Jesse: You had really proven that you could think at a high level about what problems were most important to solve. I wanted your help in solving some of the bigger problems we had at an organizational level. I was looking for a partner who could take on doing technical leadership inside of Consumer. What was that change like?
Michael: Yeah. I didn’t know what direction that was gonna go in. I didn’t know what I was going to be working on. So, I was really nervous about that. It was unclear, but I was also excited about having my time freed up to think about cross team initiatives and to find the most problematic areas, or where the most pain is, and then focus on those areas.
Jesse: You pulled yourself into a role where you were not attached to a team, it was pretty uncertain, and you felt scared. In the face of that fear, what did you do?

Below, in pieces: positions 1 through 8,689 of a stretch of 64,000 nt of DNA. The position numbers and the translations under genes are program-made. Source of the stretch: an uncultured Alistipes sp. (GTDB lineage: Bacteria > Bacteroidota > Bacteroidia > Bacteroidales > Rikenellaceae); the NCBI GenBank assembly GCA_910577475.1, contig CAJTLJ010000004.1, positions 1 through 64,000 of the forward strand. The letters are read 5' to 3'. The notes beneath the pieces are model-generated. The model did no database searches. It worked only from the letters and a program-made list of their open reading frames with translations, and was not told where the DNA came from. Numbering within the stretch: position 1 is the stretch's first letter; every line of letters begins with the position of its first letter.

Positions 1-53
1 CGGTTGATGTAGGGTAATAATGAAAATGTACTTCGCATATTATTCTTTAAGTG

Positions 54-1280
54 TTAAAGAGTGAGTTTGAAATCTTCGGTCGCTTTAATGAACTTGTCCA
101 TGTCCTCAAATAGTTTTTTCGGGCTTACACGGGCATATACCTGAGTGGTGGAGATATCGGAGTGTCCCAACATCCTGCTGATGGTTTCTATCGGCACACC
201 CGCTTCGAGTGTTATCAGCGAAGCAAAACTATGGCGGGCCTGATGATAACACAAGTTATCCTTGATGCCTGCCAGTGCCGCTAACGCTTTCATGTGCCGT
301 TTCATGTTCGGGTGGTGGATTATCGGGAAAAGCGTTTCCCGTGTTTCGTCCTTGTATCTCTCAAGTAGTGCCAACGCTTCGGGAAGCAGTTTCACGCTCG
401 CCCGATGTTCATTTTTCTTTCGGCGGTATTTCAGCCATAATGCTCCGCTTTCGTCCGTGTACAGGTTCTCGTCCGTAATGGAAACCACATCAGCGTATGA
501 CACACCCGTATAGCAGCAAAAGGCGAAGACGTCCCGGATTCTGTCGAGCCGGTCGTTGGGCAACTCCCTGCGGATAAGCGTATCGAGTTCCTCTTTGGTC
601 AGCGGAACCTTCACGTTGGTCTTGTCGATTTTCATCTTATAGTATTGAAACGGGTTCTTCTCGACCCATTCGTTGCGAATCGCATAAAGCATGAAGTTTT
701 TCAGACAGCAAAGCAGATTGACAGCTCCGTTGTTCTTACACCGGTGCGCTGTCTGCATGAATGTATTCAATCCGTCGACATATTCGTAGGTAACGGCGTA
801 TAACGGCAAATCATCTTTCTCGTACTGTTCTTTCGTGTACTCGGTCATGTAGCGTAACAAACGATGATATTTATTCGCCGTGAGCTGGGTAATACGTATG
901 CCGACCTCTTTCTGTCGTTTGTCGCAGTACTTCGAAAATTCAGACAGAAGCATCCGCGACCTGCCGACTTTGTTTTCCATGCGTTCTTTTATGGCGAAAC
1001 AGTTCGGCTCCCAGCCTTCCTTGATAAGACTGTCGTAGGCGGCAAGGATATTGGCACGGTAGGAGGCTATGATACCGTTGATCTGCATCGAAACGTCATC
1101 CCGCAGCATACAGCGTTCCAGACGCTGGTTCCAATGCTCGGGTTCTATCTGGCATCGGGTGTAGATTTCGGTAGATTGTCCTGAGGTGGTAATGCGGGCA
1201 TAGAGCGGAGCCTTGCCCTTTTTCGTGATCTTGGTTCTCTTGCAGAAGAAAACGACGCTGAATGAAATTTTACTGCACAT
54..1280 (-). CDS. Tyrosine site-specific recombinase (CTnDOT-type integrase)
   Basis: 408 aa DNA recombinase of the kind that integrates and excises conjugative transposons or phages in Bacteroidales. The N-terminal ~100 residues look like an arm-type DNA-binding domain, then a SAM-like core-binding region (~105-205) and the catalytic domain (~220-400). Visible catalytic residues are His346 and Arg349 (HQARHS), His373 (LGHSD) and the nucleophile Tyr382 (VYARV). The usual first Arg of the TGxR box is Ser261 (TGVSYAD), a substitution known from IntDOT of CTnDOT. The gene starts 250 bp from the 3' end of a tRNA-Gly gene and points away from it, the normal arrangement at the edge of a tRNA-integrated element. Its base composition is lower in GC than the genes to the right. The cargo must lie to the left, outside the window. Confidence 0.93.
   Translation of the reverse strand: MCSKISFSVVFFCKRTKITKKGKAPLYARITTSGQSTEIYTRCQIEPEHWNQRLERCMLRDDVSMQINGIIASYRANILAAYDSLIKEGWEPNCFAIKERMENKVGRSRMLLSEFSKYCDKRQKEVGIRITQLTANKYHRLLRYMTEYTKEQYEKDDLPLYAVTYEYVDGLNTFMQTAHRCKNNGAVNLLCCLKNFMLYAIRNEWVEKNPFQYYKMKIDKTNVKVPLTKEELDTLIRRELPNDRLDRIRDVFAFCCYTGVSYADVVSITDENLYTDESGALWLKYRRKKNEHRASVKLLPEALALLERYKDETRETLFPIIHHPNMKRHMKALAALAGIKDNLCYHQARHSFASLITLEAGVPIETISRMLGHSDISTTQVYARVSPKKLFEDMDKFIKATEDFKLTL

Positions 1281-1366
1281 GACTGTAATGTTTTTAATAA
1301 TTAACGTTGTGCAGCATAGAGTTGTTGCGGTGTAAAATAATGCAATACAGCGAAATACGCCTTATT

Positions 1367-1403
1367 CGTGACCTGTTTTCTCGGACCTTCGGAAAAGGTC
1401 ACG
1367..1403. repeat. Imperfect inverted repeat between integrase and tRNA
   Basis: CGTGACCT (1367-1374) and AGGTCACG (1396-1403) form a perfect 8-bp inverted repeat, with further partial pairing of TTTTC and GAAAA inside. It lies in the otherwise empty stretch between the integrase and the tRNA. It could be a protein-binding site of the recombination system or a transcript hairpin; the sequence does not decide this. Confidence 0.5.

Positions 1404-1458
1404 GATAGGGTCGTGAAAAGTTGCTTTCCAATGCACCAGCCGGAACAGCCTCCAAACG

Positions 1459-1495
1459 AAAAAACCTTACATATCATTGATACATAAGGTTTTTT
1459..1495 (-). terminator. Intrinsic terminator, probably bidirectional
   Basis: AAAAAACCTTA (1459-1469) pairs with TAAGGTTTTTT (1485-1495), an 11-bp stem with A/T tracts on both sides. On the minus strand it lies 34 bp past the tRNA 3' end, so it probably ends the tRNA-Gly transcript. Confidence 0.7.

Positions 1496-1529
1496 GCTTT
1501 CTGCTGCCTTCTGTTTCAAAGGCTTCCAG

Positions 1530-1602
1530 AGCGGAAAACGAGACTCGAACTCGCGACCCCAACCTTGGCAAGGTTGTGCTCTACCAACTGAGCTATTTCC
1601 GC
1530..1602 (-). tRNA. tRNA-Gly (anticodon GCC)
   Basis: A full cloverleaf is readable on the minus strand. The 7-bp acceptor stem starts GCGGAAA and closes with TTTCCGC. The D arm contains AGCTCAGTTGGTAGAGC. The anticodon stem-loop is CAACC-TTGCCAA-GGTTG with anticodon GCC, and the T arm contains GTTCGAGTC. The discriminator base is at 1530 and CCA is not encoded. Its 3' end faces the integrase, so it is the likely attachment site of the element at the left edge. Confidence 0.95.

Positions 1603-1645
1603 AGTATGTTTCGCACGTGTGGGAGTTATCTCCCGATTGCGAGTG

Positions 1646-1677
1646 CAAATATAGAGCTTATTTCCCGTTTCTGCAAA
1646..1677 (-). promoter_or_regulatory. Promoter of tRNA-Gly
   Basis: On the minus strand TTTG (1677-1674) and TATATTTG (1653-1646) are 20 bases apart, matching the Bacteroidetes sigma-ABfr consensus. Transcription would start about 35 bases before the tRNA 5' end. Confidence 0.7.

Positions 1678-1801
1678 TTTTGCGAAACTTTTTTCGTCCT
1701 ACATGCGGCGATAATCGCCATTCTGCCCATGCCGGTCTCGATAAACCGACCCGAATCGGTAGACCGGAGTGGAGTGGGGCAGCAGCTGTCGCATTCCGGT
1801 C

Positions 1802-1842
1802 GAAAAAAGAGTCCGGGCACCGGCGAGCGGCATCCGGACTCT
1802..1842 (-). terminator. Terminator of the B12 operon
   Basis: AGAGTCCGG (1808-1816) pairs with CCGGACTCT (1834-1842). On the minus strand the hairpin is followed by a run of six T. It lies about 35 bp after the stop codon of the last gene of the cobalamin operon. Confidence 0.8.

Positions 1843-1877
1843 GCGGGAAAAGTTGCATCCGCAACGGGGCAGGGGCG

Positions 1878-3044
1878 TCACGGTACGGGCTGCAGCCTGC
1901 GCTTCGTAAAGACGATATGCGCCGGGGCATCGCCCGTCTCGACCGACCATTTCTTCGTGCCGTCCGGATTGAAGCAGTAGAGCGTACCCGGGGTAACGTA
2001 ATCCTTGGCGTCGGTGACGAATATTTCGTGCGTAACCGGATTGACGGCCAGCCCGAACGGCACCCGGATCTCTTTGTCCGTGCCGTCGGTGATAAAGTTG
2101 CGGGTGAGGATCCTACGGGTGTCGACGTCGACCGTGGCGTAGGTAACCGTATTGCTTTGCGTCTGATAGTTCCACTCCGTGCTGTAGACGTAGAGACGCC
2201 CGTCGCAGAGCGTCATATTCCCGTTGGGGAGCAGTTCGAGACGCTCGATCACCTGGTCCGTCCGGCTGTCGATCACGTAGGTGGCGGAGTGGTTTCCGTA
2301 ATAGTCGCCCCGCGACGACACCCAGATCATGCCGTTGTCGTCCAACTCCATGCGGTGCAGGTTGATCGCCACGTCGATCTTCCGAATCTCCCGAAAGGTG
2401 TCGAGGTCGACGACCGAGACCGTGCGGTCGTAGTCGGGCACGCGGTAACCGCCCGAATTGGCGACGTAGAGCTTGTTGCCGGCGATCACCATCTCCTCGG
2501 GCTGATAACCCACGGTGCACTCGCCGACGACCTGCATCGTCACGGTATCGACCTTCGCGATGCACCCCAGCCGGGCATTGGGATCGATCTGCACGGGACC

Michael: Similar to what I was doing before. You just try and find the where the most pain is. Then figure out ways to fix it. One of the first things I focused on was the Consumer Engineering Review process. That was something that was cross team and had big impact on quality of engineering in Consumer. Beforehand, there wasn’t very much thought or discussion around architectural decisions for new or existing projects. And so adding a forcing function to have engineers describe those decisions in a technical document, then review them with a group, has been really helpful.
Jesse: That sounds like a cultural problem that you solved. We’ve talked a lot about technical problems — when did you start thinking about solving cultural or organizational problems?
Michael: I just got really frustrated with things and then wanted to take initiative or ownership of them, like the interview stuff.
Jesse: What was the interview stuff?